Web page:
Successfully reported this slideshow.
We use your LinkedIn profile and activity data to personalize ads and to show you more relevant ads. You can change your ad preferences anytime.

9 Types of Flour You Can Use for Everyday Baking and Cooking


Published on

Do you love baking? You're going to love this slideshare all about the different types of flours you can use for all your baking and cooking endeavors!

Published in: Food

9 Types of Flour You Can Use for Everyday Baking and Cooking

  1. 1. 9 Types of Flour You Can Use for Everyday Baking and Cooking Who knew flour could come in so many varieties?
  2. 2. 1. All-purpose flour As the most widely used of all flours, all-purpose flour is made from a mixture of both hard and soft wheat. It comes from the endosperm, which is the finely ground part of the wheat kernel. All-purpose flour is used in a wide variety of baked products like cakes, cookies, breads, and pastries.
  3. 3. 2. Cake flour Cake flour has a fine, silky texture because it’s milled from soft wheat and has a low protein content. It’s great for baking cakes because it has more starch and less protein than bread flour, which means it creates cakes that are tender and delicate.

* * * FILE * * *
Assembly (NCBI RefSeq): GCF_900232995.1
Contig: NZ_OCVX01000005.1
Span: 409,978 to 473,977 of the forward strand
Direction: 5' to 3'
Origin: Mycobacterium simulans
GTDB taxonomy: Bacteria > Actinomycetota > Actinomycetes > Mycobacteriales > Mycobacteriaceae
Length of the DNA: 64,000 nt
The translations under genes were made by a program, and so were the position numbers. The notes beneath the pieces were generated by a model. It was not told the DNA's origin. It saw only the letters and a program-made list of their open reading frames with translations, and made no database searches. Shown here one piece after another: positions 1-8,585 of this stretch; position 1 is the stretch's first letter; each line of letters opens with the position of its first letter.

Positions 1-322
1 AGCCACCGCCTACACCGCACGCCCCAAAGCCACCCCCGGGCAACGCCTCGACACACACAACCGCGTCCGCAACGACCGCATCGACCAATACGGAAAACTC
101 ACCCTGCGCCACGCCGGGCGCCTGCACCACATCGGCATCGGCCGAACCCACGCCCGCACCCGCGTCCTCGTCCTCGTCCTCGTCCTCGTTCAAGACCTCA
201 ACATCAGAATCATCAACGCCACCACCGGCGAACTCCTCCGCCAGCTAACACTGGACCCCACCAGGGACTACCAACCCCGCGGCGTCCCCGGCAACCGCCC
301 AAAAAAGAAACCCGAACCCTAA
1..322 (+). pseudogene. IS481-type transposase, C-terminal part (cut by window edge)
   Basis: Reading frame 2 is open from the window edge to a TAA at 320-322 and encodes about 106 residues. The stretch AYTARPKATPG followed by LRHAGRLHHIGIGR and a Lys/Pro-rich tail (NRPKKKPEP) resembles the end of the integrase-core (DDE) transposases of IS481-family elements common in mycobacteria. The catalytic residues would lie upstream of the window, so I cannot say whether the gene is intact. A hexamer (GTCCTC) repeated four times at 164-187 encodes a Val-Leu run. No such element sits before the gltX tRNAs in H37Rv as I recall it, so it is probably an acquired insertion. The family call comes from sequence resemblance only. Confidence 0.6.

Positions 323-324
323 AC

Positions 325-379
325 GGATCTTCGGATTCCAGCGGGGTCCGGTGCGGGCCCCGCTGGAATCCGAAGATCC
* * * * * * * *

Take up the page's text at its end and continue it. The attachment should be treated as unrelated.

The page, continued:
4. 4. 3. Bread flour Bread flour is similar to all-purpose flour, but it has a higher gluten content, which makes it perfect for making yeast breads. It’s milled mostly for commercial baking use, but it can be found at most grocery stores.
  5. 5. 4. Pastry flour Pastry flour has a higher protein content than cake flour, and it has less starch. Made from soft wheat, it’s mostly used for making pastries, but it can also be used for cookies and cakes.
  6. 6. 5. Self-rising flour Self-rising flour is actually a type of all-purpose flour that has had salt and a leavening agent added to it. There’s 1 ½ teaspoons of baking powder and ½ teaspoon of salt in one cup. You can substitute this flour for all-purpose flour by reducing the salt and baking powder in a recipe.
  7. 7. 6. Durum flour Durum flour comes from durum wheat, and it’s a byproduct of semolina, which is the coarsely ground endosperm of durum wheat. It’s enriched with four B vitamins and iron, and it’s usually used to make noodles and other types of pasta.
  8. 8. 7. Whole wheat flour Milled from the whole kernel of wheat, whole wheat flour tends to make baked products more dense than ones made with enriched flour. To keep this from happening, many bakers add additional gluten.
  9. 9. 8. Graham flour Graham flour is coarsely ground whole wheat flour named after Dr. Sylvester Graham. He created the graham cracker and urged people to use whole wheat flour in the early 1800s.
  10. 10. 9. Coconut flour Coconut flour is a soft flour made by grounding up dried coconut meat. It is gluten free, rich in protein, and a good source of lauric acid—a saturated fat that helps fight off infections. While coconut flour can be used for all sorts of baking purposes (like making coconut flour tortillas), you cannot substitute it for wheat-based flour at a 1:1 ratio. You generally use ¼ cup for every 1 cup grain flour. If you’re interested in buying coconut flour, order some online today by visiting